Should You Teach, Coach or Mentor?

Should You Teach, Coach or Mentor?

How you can groom your best employees to elevate department productivity and status, and ensure strong leadership succession in your management ranks

You need good people in your department to make your career shine. Capable deputies allow you to stretch to new goals, and a thriving and successful organization reflects well on you. A key step in your own career growth, then, is simply to hire great staff. Did I say "simply"?

The ideal employee is hard to find in any industry, even harder when what you want is management calibre staff to help you steward the IT mission of your company. You need someone who is not only technically competent, but an adept communicator, savvy with office politics, perceptive of implicit cultural issues, clear on big picture priorities and a good people manager. And if that isn't tricky enough, you are contending with the fact that this person is in great demand in a highly competitive job market.

So what can you do to meet the staffing demands of your department? The best answer to this challenge is not only to find and keep the perfect person, but also to create a system that identifies and grooms the people already in your ranks who show the most potential. Developing your staff by utilizing the internal, human resources you already possess is a very sensible way to advance your department's success in the current "do more with less" era, and ensures you have competent managers-to-be waiting in the wings.

Now this is where the contemporary buzzword comes into play: mentor. What does this word mean? What goes into being a good mentor and creating an effective mentoring program in your department? And how does it foster employee talent?

The word mentor in today's leadership environment has become like flypaper, catching all the assumptions and grand ideas that people throw at it. This accumulation can overwhelm leaders who consequently perceive mentoring as another vague and burdensome idea, not worth implementing.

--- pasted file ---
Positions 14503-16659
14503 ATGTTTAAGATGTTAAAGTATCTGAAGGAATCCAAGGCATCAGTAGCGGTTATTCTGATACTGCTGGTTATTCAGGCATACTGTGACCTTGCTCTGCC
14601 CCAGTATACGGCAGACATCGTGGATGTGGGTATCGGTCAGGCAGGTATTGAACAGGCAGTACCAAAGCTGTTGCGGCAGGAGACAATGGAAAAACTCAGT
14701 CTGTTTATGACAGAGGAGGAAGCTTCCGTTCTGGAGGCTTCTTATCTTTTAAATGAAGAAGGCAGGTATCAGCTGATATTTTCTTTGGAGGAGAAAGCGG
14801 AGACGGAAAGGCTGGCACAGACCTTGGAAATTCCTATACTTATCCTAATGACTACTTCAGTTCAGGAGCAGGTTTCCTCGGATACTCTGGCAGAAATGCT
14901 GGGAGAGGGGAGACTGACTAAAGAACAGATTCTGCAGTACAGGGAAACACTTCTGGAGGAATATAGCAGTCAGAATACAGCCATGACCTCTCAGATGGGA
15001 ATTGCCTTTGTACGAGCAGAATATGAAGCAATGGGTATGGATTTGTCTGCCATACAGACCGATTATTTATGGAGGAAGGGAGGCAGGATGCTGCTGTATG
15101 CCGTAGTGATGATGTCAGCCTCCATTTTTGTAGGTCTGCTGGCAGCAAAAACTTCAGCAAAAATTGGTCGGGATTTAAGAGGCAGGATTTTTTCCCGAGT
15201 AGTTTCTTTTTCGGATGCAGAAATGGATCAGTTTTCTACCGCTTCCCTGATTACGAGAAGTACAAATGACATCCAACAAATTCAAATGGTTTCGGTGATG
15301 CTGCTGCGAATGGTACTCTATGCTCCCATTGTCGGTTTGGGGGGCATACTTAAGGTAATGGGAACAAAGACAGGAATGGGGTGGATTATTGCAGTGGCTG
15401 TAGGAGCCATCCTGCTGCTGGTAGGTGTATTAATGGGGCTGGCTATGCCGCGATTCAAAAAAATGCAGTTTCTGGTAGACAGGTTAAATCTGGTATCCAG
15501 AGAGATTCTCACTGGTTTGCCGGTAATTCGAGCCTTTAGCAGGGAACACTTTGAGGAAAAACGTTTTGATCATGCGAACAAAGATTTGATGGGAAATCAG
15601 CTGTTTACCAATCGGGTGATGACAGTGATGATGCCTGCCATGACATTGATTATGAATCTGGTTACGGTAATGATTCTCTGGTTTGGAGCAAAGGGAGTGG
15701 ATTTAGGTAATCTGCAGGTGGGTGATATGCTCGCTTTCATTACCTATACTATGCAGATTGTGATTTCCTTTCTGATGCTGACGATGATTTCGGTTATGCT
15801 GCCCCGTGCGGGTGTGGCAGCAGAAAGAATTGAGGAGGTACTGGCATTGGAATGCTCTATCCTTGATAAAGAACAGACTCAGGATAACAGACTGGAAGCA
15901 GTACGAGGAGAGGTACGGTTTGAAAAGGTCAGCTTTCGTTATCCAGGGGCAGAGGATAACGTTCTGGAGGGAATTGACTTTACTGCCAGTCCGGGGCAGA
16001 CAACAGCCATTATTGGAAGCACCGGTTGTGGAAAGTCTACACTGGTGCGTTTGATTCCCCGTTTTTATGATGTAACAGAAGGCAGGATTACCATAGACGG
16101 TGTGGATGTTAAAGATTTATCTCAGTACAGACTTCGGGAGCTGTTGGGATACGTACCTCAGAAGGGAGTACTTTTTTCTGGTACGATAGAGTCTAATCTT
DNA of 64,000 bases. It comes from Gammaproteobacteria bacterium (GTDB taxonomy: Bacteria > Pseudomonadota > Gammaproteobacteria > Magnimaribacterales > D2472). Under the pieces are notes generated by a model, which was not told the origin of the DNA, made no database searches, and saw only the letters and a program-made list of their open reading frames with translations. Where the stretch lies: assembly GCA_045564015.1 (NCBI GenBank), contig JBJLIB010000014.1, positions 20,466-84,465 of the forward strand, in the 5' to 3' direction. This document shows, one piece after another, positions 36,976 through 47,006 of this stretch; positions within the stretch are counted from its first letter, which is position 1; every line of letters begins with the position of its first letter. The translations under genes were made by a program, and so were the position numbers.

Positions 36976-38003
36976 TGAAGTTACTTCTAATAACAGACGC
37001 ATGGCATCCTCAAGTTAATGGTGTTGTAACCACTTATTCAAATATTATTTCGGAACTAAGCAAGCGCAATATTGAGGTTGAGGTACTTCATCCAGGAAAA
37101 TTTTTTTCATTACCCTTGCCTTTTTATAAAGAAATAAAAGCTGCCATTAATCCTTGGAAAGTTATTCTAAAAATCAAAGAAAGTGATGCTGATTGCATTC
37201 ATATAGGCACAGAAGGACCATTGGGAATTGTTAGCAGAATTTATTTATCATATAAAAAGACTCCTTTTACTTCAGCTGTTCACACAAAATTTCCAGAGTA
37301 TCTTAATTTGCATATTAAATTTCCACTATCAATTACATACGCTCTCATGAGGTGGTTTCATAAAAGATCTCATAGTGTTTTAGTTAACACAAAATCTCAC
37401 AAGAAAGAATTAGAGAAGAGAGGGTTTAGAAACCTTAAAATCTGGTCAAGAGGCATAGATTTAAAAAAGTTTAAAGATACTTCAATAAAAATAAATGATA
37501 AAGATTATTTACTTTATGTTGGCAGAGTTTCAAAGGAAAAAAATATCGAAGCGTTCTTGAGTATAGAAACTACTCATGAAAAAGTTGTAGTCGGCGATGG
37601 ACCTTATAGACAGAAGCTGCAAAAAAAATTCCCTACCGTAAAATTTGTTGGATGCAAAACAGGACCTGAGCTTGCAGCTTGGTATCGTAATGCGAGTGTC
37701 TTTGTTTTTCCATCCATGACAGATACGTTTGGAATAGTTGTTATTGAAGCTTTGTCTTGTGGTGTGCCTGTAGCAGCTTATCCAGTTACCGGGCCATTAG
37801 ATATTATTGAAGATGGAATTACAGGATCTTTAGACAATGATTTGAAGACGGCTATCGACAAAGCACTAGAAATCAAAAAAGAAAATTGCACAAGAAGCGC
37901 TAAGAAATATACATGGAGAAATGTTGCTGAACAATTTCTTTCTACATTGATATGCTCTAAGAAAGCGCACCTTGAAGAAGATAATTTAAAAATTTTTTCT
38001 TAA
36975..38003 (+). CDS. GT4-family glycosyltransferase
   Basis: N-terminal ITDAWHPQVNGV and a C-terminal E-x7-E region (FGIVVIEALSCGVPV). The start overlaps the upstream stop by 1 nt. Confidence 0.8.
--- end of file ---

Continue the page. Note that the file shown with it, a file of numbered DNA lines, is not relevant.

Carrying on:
To understand how mentoring can serve your department, let's begin by considering some simple definitions, starting with teaching and coaching, terms sometimes used synonymously with mentoring. In addition to distinguishing these three words, we'll explore appropriate applications of these concepts to an in-house development program aimed at elevating the calibre and loyalty of your staff. By untangling these terms, you can better assess what is needed and leverage what you currently have to develop successful and sustainable IT leadership from within your department.

TEACHING Teaching refers to instructing and imparting information, knowledge and wisdom. The teacher/student relationship implies that the teacher has the information, knowledge or wisdom that needs to be transferred to the student. The challenge for a teacher is to impart relevant information in such a way as to ensure that the receiver absorbs it. This kind of information-sharing is enhanced by the ready availability of off-the-shelf training modules, podcasts, HR manuals and Internet searches.

Teaching application: Consider what technical knowledge a potential IT manager would need to be proficient in the job: for example, working knowledge of the hardware and software systems, vendors, customers, management structures, HR policies, budget process, etc. Now consider who (or what) is best suited to deliver that information and gauge proficiency. In many ways, this aspect of development is the easiest. You are attempting to strengthen the technical knowledge a person would need to serve in a higher capacity. The metrics of competency are easy to observe.

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